Much has been written about Malaysian universities especially in light of the 2007 Times Higher Education Supplement World’s Universities Rankings (“THES 2007”). While a slide in standing of Malaysian universities in the list is certainly cause for concern, there is a need to guard against taking knee-jerk actions to improve the scores used in the rankings. After all, great universities are not built overnight. Measures such as an overnight increase in intake of foreign students and lecturers and accepting more postgraduate students in Malaysian universities may increase the scores of Malaysian universities used by the compilers of the Times Higher Education Supplement in the short term. But such steps need to be implemented in a careful and thoughtful manner. It simply will not do to have a wholesale addition of foreign and postgraduate students if these students are not good candidates who are able to raise the academic standards in local tertiary institutions. Similarly, in the quest to internationalise Malaysian universities, overseas faculty members who are recruited ought to be eminently qualified and not third or fourth tier academics who are unable to find jobs in their home countries.
There are many reasons why Malaysian universities are not highly placed in an international ranking exercise like the one conducted by the Times Higher Education Supplement. These include the relatively low percentage of PhD qualifications among faculty members, the uncompetitive salaries of university dons, the brain drain of talent etc. Such factors are certainly important and ought to be addressed if Malaysia is serious about developing internationally renowned tertiary institutions. Further, I believe Malaysian universities ought to embark on a radical reform of the tenure process. It has been reported that top Chinese universities have already begun to re-look at their tenure process and re-model it along the lines of the American tenure system. Why is reform of the tenure process so important? It is vital because an American tenure system provides academics with the proper incentives to conduct and publish research. After all, at the end of the day all modern universities are judged in the academic world by the research that it produces. If Malaysia wants world class universities, then it must develop universities that produce an internationally respected research output.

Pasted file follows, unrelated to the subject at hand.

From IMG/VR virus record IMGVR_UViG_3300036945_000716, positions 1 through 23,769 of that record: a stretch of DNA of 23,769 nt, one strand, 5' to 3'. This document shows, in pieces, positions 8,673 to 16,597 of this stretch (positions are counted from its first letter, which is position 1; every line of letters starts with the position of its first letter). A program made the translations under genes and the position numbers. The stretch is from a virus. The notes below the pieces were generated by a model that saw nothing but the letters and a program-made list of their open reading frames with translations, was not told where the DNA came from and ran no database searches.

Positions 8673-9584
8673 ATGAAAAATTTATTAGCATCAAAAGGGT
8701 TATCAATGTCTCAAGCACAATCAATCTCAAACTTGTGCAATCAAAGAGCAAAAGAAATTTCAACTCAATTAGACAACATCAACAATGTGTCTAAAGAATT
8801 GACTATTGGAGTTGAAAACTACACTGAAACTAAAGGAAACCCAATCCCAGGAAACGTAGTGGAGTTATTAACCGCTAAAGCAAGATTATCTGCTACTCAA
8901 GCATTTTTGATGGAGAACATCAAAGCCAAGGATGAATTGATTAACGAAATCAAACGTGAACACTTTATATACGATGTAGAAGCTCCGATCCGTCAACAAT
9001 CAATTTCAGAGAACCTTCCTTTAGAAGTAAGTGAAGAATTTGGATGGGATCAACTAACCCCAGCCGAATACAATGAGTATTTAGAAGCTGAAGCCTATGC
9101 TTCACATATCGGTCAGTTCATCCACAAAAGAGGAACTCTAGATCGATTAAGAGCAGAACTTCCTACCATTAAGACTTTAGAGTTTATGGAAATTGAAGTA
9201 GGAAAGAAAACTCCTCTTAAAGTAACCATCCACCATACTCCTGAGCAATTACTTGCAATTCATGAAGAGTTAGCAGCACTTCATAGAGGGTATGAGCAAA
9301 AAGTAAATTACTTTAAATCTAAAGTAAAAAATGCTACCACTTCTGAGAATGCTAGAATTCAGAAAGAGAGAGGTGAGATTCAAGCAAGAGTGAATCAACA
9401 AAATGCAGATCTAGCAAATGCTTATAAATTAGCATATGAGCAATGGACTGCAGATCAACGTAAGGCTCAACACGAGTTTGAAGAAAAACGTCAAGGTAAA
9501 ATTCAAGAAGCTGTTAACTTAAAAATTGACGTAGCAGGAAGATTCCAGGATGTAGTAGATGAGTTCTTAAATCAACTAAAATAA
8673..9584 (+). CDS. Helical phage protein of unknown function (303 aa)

How can the American tenure system promote a better research culture in Malaysian universities? Tenure is an indefinite award of appointment given to an academic until he or she reaches the age of retirement. As such, the award of tenure ought to be a rigorous process; tenure should be granted only to deserving candidates who have a track record of producing good research work. While the American tenure process is far from perfect, I believe that it is the only system which is transparent and places the correct emphasis on research. Young academics are therefore assured that they will be judged by their research work and thus less worried of faculty or university politics affecting their career progression.
Although the American tenure process needs to be adapted to local conditions, the core features if implemented in Malaysia would provide young local academics with the incentives to publish. In a nutshell before an academic is granted tenure, he or she should go through the following process:
(a) the candidate should have established a measure of international reputation in the academic community. Benchmarks of such a reputation include publications in international refereed journals and citations of their work by other academics.
(b) The candidate’s body of work should be read and assessed by a team of independent referees outside the university. The way the referees are chosen is also important. In an American tenure system, the candidate names a list of 4 – 5 referees and the University’s Promotion Committee names another panel of 4 – 5 external referees. The Dean or Head of the University’s Promotion Committee will choose either 2 to 3 names from each list and ask the referees to prepare a report on the quality of candidate’s work.
(c) The referees should be internationally known experts in the field. Former PhD supervisors and persons with close connections to the candidate ought to be precluded from acting as referees.
(d) The referees’ reports should be sent to an external committee outside the faculty. The ultimate decision to award tenure ought to rest on this external tenure committee to ensure impartiality.
While this process is quite tedious and time consuming, I believe that it is a process that is worthwhile implementing. By having such a rigorous process before tenure is granted, young academics would have to publish good articles if they want to earn tenure. Of course, the tenure process needs to be fine-tuned and adapted to local conditions. For example, it might not be possible for an academic specializing in local history to achieve international prominence. However, the prima facie case for tenure ought to be evidence of an international reputation. The tenure process also frees young academics from the fear that promotions are based on local faculty politics as the process is conducted by a panel of external referees and a committee outside the faculty.
It would take a brave Vice-Chancellor to institute such a radical tenure reform in Malaysia. After all, change is never popular as most people do like the status quo. Nevertheless, I believe that this process must happen if Malaysian universities intend to be a major player in the international academic community. Such a step if taken will help re-focus Malaysian tertiary institutions to one of the core missions of a modern university i.e. the production of good quality research work.